So I went home and delivered the news, thereby ruining Jessamine’s and Peter’s lives. It didn’t really register with Peter, who at four only understood that his big brother was very sick. Jessamine started crying and asked if Gabe had gotten sick because she’d kicked him a day or so earlier. I was able to reassure her that she had nothing to do with Gabe getting sick. When I explained that he’d need transfusions, she immediately said, “I want to give him my blood.” I had to disappoint her with the news that she was too young to be able to do such a thing. This whole day was teaching me that the world sometimes seems to prefer the arbitrarily cruel to the sweetly good or heroically kind.
Eventually the neighbors went home, in stunned silence, and I got the kids to bed. I forced myself to eat a sandwich. I called my best friend — another old Crawford High grad, with whom I roomed for much of the time we attended ucsd, from 1968 to 1972 — who was then living in Olivenhain. Finally, I fell into bed, exhausted and enervated. I was soon asleep and slept through the night. The next day I would find that this unwelcome turn of events was not some colossal misunderstanding, and there was no authoritative someone who could recognize the mishap and send us home to laugh off a big scare. When I awoke, it was, to my dismay, into a world in which my son, my vibrant boy, my baseball prodigy and nature mystic, my proud and volatile and handsome son, who inherited my Italian curls and birthmarks and possessed more natural charisma and physical vigor than I could ever dream of — a world in which this boy I adored had leukemia.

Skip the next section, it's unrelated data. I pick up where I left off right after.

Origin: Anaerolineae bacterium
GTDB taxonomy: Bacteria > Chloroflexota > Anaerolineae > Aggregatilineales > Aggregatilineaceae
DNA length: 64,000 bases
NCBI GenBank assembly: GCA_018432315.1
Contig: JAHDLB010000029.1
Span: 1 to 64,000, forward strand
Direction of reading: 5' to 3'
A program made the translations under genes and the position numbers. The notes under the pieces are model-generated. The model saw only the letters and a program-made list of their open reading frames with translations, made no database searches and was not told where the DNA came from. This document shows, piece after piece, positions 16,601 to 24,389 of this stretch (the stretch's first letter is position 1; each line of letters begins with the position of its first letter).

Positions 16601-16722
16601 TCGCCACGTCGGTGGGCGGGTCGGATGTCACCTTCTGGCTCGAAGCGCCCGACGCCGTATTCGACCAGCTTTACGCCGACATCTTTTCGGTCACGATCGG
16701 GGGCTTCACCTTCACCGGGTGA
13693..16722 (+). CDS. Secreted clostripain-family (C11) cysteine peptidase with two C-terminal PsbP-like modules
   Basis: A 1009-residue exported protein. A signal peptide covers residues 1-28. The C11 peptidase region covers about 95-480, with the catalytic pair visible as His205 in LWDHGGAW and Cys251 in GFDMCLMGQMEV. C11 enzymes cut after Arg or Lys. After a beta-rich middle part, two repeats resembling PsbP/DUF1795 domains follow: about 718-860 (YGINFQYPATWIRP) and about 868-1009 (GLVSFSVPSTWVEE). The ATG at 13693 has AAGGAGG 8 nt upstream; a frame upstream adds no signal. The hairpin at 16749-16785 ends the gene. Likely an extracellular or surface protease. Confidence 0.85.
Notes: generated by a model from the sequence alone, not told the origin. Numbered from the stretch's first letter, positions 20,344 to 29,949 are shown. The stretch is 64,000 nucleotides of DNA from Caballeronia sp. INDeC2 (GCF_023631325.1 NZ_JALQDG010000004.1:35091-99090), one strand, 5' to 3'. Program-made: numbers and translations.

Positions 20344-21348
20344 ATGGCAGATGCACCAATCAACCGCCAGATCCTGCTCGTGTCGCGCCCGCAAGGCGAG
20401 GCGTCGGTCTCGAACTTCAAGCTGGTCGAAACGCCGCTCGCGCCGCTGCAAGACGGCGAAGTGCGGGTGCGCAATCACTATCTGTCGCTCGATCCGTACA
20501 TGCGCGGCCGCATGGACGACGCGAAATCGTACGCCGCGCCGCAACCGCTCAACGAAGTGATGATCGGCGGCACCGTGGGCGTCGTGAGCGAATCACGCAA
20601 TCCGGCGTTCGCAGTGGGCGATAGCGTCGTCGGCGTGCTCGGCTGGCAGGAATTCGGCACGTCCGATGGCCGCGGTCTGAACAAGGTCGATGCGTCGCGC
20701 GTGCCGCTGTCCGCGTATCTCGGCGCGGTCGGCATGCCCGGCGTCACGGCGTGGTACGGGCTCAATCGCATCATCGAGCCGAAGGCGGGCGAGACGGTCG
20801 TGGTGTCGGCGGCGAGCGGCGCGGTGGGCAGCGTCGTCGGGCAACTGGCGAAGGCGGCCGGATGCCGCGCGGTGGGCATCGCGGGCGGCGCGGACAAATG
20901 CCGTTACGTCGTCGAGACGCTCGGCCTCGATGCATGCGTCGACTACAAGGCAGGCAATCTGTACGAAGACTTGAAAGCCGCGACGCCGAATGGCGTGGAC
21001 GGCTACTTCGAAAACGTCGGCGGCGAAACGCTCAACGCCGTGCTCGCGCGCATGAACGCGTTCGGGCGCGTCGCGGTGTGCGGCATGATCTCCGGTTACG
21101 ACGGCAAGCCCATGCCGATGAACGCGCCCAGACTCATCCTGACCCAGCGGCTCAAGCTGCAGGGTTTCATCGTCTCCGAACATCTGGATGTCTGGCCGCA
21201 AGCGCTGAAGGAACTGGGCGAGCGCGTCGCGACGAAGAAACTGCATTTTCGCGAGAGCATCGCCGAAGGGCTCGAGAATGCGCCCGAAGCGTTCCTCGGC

From the time he was a toddler, Gabe evinced an iron will, a tenacious drive to prevail, a thirst for adventure and experience, a boldness that came alive at the prospect of challenge. At the age of two he would throw himself into backyard games of Whiffle ball as if they were deciding contests of the World Series. His face lit up with discovery and joy at the first encounter with a new sound, new game, new machine. (He adored bulldozers and such and was ecstatic when a gas-company crew parked its heavy equipment right in front of our house for the duration of a project.) When he latched onto a fun thing, he was inexhaustible. The first time I thought something was seriously wrong with him turned out to be the evening before he was diagnosed; we’d been tossing a football for only about ten minutes when Gabe, who’d normally play catch until the seasons changed, came up to me and said, “I wanna stop. I’m tired.” The leukemia was depriving his blood cells of hemoglobin, meaning his blood wasn’t carrying enough oxygen to his muscles, brain, and other organs. (Try running up and down the block without oxygen sometime. You have to be Gabe to go as long as ten minutes.) He did not suffer defeat or even temporary setback cheerfully; he used to drive me crazy during those backyard games when, just as he (or his “team”) started to lose the advantage, he insisted on changing the rules to ensure his eventual triumph. He never could accept an outcome other than prevailing. This sensibility often made him hard to live with, but it became his single most important asset in the long struggle to defeat the disease that was quietly and relentlessly trying to eat him alive from the inside out.